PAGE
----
She’s not back to listen to stories of victims kidnapped by a terrorist group in Basilan nor to witness how the Badjao children dive in the deep blue sea to earn a living.

But as before, she stumbles upon stories after stories. Tales woven in the dark, in hushed whispers, in eerie silence, are all crying out to be heard: Sacks of rice distributed by politicians to voters less than 48 hours before Election Day; Teachers line up for money in a dark corner on the eve of Election; Of intense hunger; Of babies without mothers; Of memories of the thunderous sounds of flying howitzers; Of families without homes; Of fake municipalities; Of million-peso jacuzzis built by politicians out of people's money; Of teeming poverty; Of pain; Of still lives; Of nothingness.

There are urban legends, too but this one she found to be true: Mister Suave -- yes the man in the Parokya song -- lives on top of a tall tree in the middle of Sitio Kuhan, South Upi, a village at the end of the earth. He is there watching over the visiting muse. He is real. In the flesh.

In between chasing stories, there’s the day-to-day life some wolves parachuting from Manila never get to see. The muse is privileged to see these vignettes: Walk a few steps from the church and there’s an ukay-ukay kingdom; The orange Columbia cap belonged only to her; Wake up or pretend to be sleeping when you hear the bell in the priests’ house, hurry go hide the can of Red Horse; Share a meal of tulingan in the home of a stranger; Relax in Nodi and Giovanni’s driving prowess; Feel the safest on a motorcycle zooming at 120-kilometers per hour on zero visibility; Listen to the laughter of the children of Upi; Hear the chants of the Muslim faithful slicing in the stillness of dawn.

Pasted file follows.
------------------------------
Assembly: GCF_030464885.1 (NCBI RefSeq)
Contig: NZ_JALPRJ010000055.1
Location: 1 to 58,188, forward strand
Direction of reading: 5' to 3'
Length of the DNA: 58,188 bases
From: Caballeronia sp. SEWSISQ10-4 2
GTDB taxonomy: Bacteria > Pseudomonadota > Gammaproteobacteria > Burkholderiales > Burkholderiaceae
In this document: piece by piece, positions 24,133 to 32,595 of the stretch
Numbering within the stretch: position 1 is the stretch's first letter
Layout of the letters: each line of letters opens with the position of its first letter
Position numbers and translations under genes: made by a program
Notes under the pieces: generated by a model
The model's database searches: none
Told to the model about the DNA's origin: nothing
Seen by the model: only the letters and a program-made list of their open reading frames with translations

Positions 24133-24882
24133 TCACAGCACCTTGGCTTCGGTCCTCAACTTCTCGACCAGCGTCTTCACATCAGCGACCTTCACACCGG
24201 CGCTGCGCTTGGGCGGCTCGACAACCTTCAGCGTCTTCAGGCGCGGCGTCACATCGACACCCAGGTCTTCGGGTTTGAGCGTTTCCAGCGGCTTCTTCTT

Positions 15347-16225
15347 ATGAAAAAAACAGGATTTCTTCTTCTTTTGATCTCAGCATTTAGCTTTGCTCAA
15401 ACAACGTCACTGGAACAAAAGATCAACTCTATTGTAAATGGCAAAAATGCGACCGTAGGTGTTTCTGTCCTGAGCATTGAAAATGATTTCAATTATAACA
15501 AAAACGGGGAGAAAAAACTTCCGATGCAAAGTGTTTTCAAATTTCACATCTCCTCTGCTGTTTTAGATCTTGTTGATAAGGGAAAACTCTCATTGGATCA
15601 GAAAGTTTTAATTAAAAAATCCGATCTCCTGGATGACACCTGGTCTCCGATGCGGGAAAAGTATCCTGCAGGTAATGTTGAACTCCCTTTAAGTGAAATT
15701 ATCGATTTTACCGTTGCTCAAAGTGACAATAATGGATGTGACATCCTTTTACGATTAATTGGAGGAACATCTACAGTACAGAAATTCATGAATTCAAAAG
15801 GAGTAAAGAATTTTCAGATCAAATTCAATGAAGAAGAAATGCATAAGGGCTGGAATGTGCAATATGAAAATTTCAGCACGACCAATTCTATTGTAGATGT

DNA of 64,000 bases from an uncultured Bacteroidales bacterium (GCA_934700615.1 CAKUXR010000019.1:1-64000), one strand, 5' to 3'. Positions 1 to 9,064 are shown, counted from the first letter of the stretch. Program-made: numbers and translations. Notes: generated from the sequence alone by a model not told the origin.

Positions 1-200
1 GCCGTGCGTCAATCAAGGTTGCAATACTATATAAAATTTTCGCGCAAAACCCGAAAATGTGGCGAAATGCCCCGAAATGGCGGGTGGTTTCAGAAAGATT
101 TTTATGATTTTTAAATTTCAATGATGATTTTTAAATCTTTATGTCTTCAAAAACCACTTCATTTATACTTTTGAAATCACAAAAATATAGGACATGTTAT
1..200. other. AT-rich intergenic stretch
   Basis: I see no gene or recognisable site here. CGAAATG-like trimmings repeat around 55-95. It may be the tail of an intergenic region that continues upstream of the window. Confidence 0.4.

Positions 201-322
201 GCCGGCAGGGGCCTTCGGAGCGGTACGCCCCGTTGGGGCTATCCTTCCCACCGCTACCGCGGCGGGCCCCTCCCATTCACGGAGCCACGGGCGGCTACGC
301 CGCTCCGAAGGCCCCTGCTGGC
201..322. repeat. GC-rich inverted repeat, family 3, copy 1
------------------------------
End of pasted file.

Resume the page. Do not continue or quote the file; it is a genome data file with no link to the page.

And only for the anointed ones: a taste of the best tasting buko pie in the universe.

This island is as real as it can be. In its fullness, it is more real than anything else. Who cares about missed flights back to Manila? Oh Mindanao. Shukran!

Saturday, May 15, 2010

FILIPINO IDPs: Struggling to rebuild their lives - TH!NK ABOUT IT

FILIPINO IDPs: Struggling to rebuild their lives - TH!NK ABOUT IT

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(text and photos by the author)

DATU PIANG, Philippines – Jun comes out from the darkness with a charcoaled kettle on one hand. He squints, eyes blinded by the glare of the yellow sun. His four-year-old-daughter peeps outside to look for her daddy. Strands of curly brown hair cover her big round eyes. Jun makes a few steps to an open fire to boil some drinking water.

People start coming out of this huge enclave beneath Datu Gumbay Piang Central Elementary School, a dilapidated two-storey wooden building.